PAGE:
Bad dogs and raw sewage were among the many challenges to the students who participated in a three-day Water Sentinels water testing program in Tennessee recently. James Baker of the Water Sentinels assisted Sharon Gordon of the Memphis Storm Water Department in teaching the SWEEP and PEEP students the ropes of field testing for water quality. (SWEEP is the Solid Waste Environmental Engineering Enrichment Program, and PEEP is the Pre-Engineering Enrichment Program.)

While field screening showed only low concentrations of industrial pollutants, the students, Sharon, and James walked a section of the creek and found the oil, garbage, and a potential raw sewage leak all within a quarter mile of the testing site. The students also did a rapid bio-assessment at a concrete drainage ditch that empties into the Wolf River in Germantown near Shelby Farms Park. Low concentrations of aquatic animals were found, possibly because the flow of water from nearby residential and commercial development wash them away.

To see a stream in its natural state, the students visited Meeman-Shelby Forest State Park on the third day. Lack of rain meant low water in all the creeks and a shortage of aquatic insects.

Alaskan River Clean-Up

As anglers cast for reds and silvers, Sierra Club volunteers teamed up with the U.S. Forest Service, U.S. Fish and Wildlife Service, and Alaska Recreational Management for a day of stewardship at the Russian River/Kenai River complex. Volunteers picked up 85 pounds of trash-- 21 pounds of it being of mono-filament line and lead weights!

The first event of its kind, all partners agreed to work together to find additional opportunities for citizen stewardship along one of the states largest recreational fishing rivers.

"It feels really good to be out here doing something like this for our wild salmon," said volunteer Valerie Connor. This salmon stewardship event was apart of the two week Wild Salmon Festival that ran August 3-19.

Kentucky's Unfrozen Fish The Northern Kentucky Water Sentinels, a program of the Sierra Club, and the Northern Kentucky Fly Fishers helped achieve a significant victory in a long standing battle to stop pollution from airport de-icing fluid in Gunpowder Creek. Gunpowder Creek was dead because of deicing fluid from the airport - it wouldn't freeze in the winter. There were no insects or fish.

The partnership was able to convince the Kentucky Division of Water to issue its most stringent water permit regarding discharge into a waterway. We organized public hearings and went door to door to educate people who lived near Gunpowder Creek.

Today Gunpowder Creek is recovering, with fish returning. The Northern Kentucky Fly Fishers has adopted Gunpowder Creek and is continuing to do water testing.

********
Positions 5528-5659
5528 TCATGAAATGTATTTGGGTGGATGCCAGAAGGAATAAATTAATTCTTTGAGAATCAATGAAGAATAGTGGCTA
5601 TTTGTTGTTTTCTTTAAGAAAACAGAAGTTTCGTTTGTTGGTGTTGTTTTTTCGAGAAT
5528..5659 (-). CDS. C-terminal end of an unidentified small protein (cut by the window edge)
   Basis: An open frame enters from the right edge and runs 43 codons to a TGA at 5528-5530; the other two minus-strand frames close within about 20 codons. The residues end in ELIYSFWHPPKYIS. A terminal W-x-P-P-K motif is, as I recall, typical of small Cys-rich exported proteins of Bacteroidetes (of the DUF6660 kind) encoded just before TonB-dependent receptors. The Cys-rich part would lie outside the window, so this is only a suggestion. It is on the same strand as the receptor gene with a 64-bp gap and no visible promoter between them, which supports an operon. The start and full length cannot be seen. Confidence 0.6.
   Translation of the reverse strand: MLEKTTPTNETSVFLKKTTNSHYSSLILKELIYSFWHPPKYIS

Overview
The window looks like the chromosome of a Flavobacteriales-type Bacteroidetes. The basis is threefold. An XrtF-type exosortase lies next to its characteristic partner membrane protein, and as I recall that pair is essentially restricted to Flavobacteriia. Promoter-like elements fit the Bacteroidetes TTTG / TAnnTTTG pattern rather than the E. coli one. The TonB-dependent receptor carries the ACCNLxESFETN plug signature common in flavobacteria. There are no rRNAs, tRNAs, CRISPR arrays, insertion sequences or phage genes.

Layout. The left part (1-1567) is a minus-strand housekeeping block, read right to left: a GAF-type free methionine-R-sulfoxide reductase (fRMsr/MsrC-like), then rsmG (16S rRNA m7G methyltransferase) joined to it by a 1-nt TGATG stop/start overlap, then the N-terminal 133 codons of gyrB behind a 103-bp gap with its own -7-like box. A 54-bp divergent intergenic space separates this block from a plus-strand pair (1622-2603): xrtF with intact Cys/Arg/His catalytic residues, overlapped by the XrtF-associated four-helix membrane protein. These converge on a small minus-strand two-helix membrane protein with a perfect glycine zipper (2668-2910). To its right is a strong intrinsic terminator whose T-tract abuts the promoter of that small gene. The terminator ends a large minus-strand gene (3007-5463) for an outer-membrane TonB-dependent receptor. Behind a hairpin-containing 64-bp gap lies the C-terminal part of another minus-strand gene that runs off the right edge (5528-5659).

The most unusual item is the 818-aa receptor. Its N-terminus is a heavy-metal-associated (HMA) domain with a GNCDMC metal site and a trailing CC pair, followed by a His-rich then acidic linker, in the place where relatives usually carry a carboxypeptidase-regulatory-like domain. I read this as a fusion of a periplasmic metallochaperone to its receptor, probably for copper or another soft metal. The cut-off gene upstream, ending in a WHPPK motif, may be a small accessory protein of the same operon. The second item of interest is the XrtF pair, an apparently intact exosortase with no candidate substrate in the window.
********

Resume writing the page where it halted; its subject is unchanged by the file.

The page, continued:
Montana and Elk In Montana, Sierra Club volunteers teamed with the Rocky Mountain Elk Foundation and Hellgate Hunters and Anglers to remove barbed wire from elk winter range in the Rattlesnake National Recreation Area. The wire interferes with elk migration patterns, so volunteers are needed to clear the way for wildlife. It's tough work, but Sierrans have undertaken this task for the second year. Last summer, volunteers removed several miles of barbed wire and made it easier for the 300-head North Hills elk herd to follow their ancient path. This project builds good will between hunters and hikers. See the photo attached to this file for proof of what bolt cutters and determination can accomplish!

Open Fields: 20 Million More Acres for Sportsmen Sierra Club is one of 40+ conservation, agricultural, recreational, and labor organizations supporting the "Voluntary Public Access and Habitat Incentive Program of 2005" bill in the U.S. Congress. More commonly known as the "Open Fields" bill, this important legislation-- sponsored by Kent Conrad of North Dakota and Pat Roberts of Kansas in the Senate, and Earl Pomeroy of North Dakota and Tom Osborne of Nebraska in the House-- would open more than 20 million acres of prime hunting and fishing land to sportsmen.

"Open Fields" calls for an increase in Department of Agriculture funding to bolster existing state programs that provide access to private lands for hunters and anglers. It further encourages the establishment of similar, new "walk-in" programs. Through these programs, states offer rural landowners small per-acre payments to voluntarily open their lands, improve habitat, and expand the landbase available to sportsmen.

Other groups that played a role in this legislation include the Theodore Roosevelt Conservation Partnership, Pheasants Forever, the Izaak Walton League, the Association of Fish and Wildlife Agencies, the Boone and Crocket Club, the Wildlife Management Institute, and the National Rifle Association. For more information visit

Fishing Along the Lewis & Clark Trail: A Guide to 10 Spectacular Spots For an angler with a love of America's wild places and a bent for history, there's no better trip than fishing the waters along the Lewis and Clark Trail. The North American Prairie, the Northern Rockies, and the Pacific Northwest are home to fabled rivers such as the Missouri, Niobrara, Yellowstone, Jefferson, Bitterroot, Lochsa, Clearwater, Grande Ronde, and Columbia.

Sierra Club has put together a fishing guide following in the paddle strokes of the Lewis and Clark expedition. Whether angling for catfish "as big as a man," trout as long as your arm, or 700-pound sturgeon, fishing these waters promises epic adventure and a stockpile of stories for you and your family.